The days of ACHA club hockey may be over, but Penn State’s rivalry with Ohio did not go anywhere over the weekend.
While Nittany Lions’ coach Guy Gadowsky said playing the Bobcats was another opportunity to get better, the seniors on the team had other ideas, as they were a crucial part in the build up to the two-game series.
Penn State and Ohio faced each other for the 85th and 86th time this weekend with Penn State improving its all-time series record to 50-31-5 with two victories.
Even though the Icers are no more, senior winger Michael Longo — who is one of eight former club players on Penn State’s Division I team — still considers himself an Icer. He also added that it is an honor to be part of building the foundation of the future.
Longo said that Friday night’s 6-1 win in front of 6,107 fans at the Giant Center in Hershey definitely felt like a rivalry game.
“To come here, it’s on a bigger stage with more people,” Longo, who scored a goal Friday night, said. “Now that we’re DI they were hungry to come after us and we still have the bitterness towards them, so it’s a rivalry for sure and it’s a healthy one.”
The two-game weekend series shifted just more than 100 miles back to the Greenberg Ice Pavilion for the second game.
Despite a 5-3 win Saturday, Gadowsky said he thought it was a bad game because of the increased number of stoppages that resulted in 96 total faceoffs.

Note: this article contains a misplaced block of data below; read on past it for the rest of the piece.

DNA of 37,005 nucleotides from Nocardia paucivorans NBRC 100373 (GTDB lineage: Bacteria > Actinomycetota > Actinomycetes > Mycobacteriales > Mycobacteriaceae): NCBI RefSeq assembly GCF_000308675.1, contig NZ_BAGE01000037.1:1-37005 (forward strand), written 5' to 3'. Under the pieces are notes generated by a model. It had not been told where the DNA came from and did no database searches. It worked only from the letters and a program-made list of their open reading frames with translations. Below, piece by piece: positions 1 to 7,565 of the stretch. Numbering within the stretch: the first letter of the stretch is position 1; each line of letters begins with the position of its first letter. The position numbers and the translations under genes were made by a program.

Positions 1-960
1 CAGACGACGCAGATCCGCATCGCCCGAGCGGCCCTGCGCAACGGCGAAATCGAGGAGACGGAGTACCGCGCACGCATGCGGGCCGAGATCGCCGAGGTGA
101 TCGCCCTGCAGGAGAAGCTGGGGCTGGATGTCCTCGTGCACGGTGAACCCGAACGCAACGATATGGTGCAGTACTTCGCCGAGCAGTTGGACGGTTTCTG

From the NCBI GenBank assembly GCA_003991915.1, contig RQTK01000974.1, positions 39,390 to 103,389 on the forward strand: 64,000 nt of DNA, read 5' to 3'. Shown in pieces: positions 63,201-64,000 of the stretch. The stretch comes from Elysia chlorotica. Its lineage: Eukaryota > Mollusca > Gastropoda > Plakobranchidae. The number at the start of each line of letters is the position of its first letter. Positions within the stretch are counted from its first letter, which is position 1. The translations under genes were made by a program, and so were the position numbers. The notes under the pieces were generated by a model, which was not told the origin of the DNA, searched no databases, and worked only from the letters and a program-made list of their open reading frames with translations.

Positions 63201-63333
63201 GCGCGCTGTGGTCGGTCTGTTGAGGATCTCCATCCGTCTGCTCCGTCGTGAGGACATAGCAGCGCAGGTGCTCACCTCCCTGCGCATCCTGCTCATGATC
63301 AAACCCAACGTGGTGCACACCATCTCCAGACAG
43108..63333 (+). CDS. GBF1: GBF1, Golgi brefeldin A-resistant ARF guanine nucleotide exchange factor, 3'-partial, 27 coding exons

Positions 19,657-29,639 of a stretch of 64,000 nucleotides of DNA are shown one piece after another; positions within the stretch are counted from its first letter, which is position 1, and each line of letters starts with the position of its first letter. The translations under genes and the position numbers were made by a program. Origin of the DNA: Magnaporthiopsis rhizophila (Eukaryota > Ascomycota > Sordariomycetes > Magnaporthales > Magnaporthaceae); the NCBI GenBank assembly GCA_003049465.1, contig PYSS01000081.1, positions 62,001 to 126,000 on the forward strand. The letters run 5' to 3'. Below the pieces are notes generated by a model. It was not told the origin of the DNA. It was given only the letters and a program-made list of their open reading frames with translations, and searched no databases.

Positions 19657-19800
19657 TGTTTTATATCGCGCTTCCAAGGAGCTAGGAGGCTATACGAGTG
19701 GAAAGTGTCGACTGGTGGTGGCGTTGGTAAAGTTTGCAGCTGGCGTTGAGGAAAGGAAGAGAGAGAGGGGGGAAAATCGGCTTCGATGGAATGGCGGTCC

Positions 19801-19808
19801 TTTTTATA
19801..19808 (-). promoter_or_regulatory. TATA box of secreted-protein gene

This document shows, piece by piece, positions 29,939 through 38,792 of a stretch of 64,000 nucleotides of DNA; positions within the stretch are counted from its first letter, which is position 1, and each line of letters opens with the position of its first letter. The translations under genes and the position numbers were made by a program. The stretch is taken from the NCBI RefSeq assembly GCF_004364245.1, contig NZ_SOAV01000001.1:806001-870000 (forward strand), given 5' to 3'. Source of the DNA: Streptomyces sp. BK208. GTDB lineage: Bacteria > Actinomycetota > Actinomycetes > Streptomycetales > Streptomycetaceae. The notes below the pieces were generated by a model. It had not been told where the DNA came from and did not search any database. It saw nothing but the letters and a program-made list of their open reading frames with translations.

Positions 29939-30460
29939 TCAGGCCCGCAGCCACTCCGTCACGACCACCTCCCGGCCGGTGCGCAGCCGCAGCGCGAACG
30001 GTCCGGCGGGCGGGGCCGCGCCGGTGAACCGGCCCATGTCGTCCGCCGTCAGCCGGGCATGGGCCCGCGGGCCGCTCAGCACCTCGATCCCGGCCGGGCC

With the focus being on mental toughness lately, the Lions needed it having gotten scored on first during both games. Senior winger George Saad said the team showed resiliency but giving up the first goal “needs to stop.”
Saad spent his first three years at Penn State with Icers club team. Saad said he always knew that playing Ohio would be tough despite being a club team.
“To play a hard working team like them and pull out two wins is something special,” Saad said. “It’s pretty much still the same team, same rivalry that I know in my mind…Even though a lot of the other guys didn’t play last year against them, they knew that it was game that they had to come and play.”
Senior center Eric Steinour came to Penn State without aspirations of playing NCAA hockey. Steinour, who got an assist in Friday’s game, said he loves the intensity of the rivalry.
“I don’t think it really changed much,” Steinour said. “From freshman year on, it’s always been those battles that we love. We try to pass that tradition down because these weekends are such battles.”